Does Buying Motorola Emerge As A $12.5 Billion Mistake For Google?
The consensus view is that Google bought Motorola Mobility in late 2011 for its patent portfolio. The company spent $12.5 billion, Google’s largest acquisition by far and a major bet by Larry Page.
During the acquisition approval process Google said that it would treat Motorola the same way it treated any other Android OEM and keep the division at arms length, giving it no special access or Android favors. Yet, Motorola has continued to lose market share and revenues. Last week, Google said that its Motorola division lost $271 million and revenues declined from $1.51 billion in Q4 to $1.02 billion in Q1 2013.
Clearly, Google needs to do something differently in its relationship with Motorola.
Motorola is reportedly developing a new “X-phone” handset to compete more effectively in the Android universe (mostly against partner Samsung). But, a few more quarters of weak performance and Google will need to write down the value of the Motorola investment.
*Source: comScore (August 2011 data include non-smartphone share; February 2013 data only reflect smartphone share)
Motorola’s patent portfolio also has become quite a bit less valuable over the last 18 months.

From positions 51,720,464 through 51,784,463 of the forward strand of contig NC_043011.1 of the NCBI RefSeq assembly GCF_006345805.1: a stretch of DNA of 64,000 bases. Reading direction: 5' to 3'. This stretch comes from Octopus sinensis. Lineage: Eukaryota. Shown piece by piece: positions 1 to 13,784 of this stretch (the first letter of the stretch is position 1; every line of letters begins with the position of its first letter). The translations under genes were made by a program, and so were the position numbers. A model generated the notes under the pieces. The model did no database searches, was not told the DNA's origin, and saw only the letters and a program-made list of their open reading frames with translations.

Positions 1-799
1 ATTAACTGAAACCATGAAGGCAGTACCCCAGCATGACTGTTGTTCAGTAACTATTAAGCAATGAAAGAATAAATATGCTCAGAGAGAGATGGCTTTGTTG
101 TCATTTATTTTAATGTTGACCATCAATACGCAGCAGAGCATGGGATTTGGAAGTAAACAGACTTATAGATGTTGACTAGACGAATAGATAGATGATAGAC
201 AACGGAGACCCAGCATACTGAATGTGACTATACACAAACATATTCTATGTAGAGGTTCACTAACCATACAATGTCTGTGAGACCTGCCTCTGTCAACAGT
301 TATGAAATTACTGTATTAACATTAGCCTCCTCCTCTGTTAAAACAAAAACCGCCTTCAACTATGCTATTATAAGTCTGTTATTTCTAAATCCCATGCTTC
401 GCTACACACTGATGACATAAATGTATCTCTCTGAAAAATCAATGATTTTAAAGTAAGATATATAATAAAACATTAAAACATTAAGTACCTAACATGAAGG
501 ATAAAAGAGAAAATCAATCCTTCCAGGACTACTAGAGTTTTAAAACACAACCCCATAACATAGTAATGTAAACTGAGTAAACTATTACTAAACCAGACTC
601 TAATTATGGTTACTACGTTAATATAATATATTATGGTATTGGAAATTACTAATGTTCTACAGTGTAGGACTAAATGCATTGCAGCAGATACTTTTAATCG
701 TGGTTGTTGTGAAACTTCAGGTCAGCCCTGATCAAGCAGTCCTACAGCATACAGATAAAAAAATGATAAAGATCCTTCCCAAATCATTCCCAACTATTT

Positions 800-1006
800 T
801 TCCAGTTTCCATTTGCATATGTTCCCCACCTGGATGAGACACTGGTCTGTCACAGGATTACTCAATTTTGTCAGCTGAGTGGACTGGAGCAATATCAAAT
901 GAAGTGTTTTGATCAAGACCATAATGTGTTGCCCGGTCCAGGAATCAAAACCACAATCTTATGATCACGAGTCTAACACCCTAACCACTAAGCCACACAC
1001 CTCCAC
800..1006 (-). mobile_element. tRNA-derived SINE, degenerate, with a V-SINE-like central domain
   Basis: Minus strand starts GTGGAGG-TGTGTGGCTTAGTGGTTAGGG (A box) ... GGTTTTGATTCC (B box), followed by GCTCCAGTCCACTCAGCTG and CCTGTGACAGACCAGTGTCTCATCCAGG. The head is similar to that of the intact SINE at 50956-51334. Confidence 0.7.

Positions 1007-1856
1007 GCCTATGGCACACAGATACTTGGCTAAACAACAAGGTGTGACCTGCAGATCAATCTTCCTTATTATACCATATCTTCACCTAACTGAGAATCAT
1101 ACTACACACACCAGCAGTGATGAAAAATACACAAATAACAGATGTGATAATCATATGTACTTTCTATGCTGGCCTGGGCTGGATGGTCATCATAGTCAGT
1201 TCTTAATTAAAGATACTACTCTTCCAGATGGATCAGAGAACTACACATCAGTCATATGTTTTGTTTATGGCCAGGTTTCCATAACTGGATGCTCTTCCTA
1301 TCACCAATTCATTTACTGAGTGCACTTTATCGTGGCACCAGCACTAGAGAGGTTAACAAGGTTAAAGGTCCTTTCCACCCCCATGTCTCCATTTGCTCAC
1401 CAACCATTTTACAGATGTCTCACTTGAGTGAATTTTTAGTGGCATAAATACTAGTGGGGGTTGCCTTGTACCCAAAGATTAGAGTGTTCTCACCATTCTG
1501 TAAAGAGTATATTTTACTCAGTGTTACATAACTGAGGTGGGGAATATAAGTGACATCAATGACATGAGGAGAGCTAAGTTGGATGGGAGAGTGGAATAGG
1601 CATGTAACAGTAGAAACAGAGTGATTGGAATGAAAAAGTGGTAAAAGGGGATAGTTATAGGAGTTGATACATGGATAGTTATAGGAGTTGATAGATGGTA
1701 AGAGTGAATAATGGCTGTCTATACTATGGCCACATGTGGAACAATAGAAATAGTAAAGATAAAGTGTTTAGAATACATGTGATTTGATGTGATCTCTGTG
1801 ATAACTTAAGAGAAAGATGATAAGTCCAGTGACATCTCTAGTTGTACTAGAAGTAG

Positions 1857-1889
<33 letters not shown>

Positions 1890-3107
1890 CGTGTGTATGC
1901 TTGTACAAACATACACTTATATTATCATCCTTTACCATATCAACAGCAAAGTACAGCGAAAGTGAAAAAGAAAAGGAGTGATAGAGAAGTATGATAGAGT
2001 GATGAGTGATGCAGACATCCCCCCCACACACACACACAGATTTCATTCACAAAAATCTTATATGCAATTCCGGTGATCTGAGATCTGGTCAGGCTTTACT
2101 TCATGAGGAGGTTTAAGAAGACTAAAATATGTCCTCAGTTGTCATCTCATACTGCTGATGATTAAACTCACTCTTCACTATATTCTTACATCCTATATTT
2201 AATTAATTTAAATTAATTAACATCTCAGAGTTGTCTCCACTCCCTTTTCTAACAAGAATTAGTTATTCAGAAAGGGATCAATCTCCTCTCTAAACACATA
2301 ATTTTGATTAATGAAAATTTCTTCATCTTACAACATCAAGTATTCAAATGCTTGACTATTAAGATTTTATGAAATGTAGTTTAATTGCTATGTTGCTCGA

Google’s use of the Motorola patents has largely been neutralized by negative judicial and quasi-judicial decisions — such as the most recent defeat against Apple in a patent suit ruled by the US International Trade Commission. In addition, in its antitrust settlement with the FTC, Google agreed to license Motorola’s “standards-essential” patents on reasonable terms and not use them “offensively” in litigation, as the company had been doing.
Google can still use Motorola’s patents as a defensive shield, I suppose. But the value of that portfolio is now substantially less than when Google bought the company. While it may yield some tax benefits, Motorola has become an undisputed drag on Google earnings.
The company needs a big hardware win in the next year or the Motorola investment will turn out to have been a $12.5 billion mistake.
Some opinions expressed in this article may be those of a guest author and not necessarily Marketing Land. Staff authors are listed here.
(Some images used under license from Shutterstock.com.)
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